Immigrant Labor and Supply and Demand
To prove this case, the article quotes Stephen P. Gennett, president of the Carolinas chapter of the Associated General Contractors of America (a builders’ trade group), “we have a problem here, a people shortage.”
While Mr. Gennett is undoubtedly knowledgeable about the state of the labor market for construction workers, he also represents an organization that has a clear interest in this issue, they want cheap labor. Ordinarily, the claim that there is a people shortage would imply that wages are rising at an extraordinary rate. (This is the way economists ordinarily think about markets – shortages mean higher prices.) This means that there is a quick way to verify Mr. Gennett’s claims about a people shortage: see if wages in construction have been rising at an extraordinary rate.
A quick trip to the Get Detailed Statistics section of the Bureau of Labor Statistics website tells us that inflation adjusted wages for construction workers have actually fallen about 5 percent since 1980, a period in which productivity has increased by more than 70 percent. So, we have wages falling in spite of a labor shortage – not where I learned my economics.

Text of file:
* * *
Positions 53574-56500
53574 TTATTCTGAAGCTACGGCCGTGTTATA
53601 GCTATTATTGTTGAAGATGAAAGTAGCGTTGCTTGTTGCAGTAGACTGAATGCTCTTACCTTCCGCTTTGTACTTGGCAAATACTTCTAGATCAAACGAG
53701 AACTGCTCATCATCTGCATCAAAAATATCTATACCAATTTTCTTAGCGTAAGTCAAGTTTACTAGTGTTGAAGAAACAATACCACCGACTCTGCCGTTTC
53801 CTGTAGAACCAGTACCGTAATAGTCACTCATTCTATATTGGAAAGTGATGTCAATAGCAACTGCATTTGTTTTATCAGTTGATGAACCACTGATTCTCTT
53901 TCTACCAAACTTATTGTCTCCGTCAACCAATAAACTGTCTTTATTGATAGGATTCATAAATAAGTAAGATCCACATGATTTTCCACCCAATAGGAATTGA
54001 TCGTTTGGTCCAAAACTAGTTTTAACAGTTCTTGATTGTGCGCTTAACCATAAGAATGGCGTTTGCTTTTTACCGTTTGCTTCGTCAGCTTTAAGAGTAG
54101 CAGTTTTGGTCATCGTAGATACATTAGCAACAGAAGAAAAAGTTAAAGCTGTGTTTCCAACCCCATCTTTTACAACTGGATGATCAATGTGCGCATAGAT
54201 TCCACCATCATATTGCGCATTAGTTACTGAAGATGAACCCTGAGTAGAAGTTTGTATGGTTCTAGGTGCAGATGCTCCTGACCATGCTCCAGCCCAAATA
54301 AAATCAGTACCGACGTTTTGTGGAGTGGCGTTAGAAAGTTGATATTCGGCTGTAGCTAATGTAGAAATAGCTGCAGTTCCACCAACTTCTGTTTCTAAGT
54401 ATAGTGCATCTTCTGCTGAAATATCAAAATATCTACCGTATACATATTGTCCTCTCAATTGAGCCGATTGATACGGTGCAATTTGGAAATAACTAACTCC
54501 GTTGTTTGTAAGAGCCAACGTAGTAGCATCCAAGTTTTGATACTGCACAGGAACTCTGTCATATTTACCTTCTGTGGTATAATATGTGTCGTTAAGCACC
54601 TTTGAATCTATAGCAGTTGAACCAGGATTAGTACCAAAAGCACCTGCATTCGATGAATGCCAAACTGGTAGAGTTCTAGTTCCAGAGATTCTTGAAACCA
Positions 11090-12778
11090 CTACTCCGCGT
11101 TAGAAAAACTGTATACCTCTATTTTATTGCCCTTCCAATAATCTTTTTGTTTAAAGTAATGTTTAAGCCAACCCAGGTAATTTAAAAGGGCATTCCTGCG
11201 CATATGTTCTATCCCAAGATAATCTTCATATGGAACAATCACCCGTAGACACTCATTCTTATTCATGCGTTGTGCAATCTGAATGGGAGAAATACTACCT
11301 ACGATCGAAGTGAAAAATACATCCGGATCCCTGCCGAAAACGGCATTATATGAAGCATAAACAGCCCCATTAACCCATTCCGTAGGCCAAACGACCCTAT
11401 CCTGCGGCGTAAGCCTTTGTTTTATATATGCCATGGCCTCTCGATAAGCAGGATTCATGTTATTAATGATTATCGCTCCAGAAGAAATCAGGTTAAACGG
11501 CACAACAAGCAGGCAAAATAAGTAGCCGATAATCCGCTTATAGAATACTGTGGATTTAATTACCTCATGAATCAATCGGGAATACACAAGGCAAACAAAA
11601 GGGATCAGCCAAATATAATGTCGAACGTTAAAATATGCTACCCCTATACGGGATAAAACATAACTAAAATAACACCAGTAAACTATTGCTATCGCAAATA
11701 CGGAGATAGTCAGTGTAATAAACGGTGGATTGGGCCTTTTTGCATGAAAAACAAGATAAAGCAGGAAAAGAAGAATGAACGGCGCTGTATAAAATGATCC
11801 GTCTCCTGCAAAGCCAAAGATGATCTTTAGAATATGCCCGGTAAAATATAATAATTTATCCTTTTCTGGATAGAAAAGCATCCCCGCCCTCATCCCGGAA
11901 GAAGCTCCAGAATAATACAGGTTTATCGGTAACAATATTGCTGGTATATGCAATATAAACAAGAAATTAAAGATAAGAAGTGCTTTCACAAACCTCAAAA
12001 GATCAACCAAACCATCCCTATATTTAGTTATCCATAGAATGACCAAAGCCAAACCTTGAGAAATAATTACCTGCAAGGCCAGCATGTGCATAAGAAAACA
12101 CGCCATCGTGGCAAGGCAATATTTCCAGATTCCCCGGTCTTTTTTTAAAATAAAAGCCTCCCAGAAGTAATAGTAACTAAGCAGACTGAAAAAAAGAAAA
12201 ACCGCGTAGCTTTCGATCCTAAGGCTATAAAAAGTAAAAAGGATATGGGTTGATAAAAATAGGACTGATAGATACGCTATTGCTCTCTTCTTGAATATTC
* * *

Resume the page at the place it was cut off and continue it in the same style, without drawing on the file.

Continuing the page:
Labor is a cost to employers, and they would all like to get their labor as cheaply as possible. The Times would like to hire reporters for $25,000 a year. While there are plenty of smart people in places like India and China who would be happy to work for the Times at this wage (and could do a very good job), reporters and other higher paid professionals are powerful enough lobbies to largely foreclose this option. But, let’s be clear. There is no more a shortage of workers for low-paid jobs than there is a shortage of workers for higher paid jobs. The difference is simply that the workers who perform less-skilled work have less political power to protect themselves against the efforts of employers to get low cost immigrant labor.